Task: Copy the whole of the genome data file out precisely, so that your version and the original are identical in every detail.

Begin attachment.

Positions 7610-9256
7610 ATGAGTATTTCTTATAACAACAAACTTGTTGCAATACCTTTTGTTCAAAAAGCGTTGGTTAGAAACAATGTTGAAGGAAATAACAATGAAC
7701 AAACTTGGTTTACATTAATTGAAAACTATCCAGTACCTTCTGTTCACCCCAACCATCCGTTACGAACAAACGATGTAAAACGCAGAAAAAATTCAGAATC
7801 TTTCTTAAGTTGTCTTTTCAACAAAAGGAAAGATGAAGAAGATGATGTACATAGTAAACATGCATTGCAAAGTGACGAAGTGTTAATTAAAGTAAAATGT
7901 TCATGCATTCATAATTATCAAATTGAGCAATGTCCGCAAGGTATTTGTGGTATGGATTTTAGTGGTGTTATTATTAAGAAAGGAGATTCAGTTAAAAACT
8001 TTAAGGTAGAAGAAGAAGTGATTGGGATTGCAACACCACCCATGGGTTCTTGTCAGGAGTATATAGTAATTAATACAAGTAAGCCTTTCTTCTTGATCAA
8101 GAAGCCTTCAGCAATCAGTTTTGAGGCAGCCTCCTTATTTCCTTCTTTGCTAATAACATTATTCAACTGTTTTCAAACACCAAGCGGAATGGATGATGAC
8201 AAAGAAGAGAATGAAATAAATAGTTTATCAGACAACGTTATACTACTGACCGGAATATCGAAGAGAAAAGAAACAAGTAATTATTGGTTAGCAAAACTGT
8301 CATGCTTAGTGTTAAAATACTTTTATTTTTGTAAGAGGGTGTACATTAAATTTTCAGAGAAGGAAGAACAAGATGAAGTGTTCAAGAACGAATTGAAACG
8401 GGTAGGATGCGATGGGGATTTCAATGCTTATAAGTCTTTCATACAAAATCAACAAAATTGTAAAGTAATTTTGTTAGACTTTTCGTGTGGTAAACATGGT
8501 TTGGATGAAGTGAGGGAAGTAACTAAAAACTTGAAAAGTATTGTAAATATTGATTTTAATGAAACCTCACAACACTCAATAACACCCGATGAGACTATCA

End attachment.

Positions 7610-9256
7610 ATGAGTATTTCTTATAACAACAAACTTGTTGCAATACCTTTTGTTCAAAAAGCGTTGGTTAGAAACAATGTTGAAGGAAATAACAATGAAC
7701 AAACTTGGTTTACATTAATTGAAAACTATCCAGTACCTTCTGTTCACCCCAACCATCCGTTACGAACAAACGATGTAAAACGCAGAAAAAATTCAGAATC
7801 TTTCTTAAGTTGTCTTTTCAACAAAAGGAAAGATGAAGAAGATGATGTACATAGTAAACATGCATTGCAAAGTGACGAAGTGTTAATTAAAGTAAAATGT
7901 TCATGCATTCATAATTATCAAATTGAGCAATGTCCGCAAGGTATTTGTGGTATGGATTTTAGTGGTGTTATTATTAAGAAAGGAGATTCAGTTAAAAACT
8001 TTAAGGTAGAAGAAGAAGTGATTGGGATTGCAACACCACCCATGGGTTCTTGTCAGGAGTATATAGTAATTAATACAAGTAAGCCTTTCTTCTTGATCAA
8101 GAAGCCTTCAGCAATCAGTTTTGAGGCAGCCTCCTTATTTCCTTCTTTGCTAATAACATTATTCAACTGTTTTCAAACACCAAGCGGAATGGATGATGAC
8201 AAAGAAGAGAATGAAATAAATAGTTTATCAGACAACGTTATACTACTGACCGGAATATCGAAGAGAAAAGAAACAAGTAATTATTGGTTAGCAAAACTGT
8301 CATGCTTAGTGTTAAAATACTTTTATTTTTGTAAGAGGGTGTACATTAAATTTTCAGAGAAGGAAGAACAAGATGAAGTGTTCAAGAACGAATTGAAACG
8401 GGTAGGATGCGATGGGGATTTCAATGCTTATAAGTCTTTCATACAAAATCAACAAAATTGTAAAGTAATTTTGTTAGACTTTTCGTGTGGTAAACATGGT
8501 TTGGATGAAGTGAGGGAAGTAACTAAAAACTTGAAAAGTATTGTAAATATTGATTTTAATGAAACCTCACAACACTCAATAACACCCGATGAGACTATCA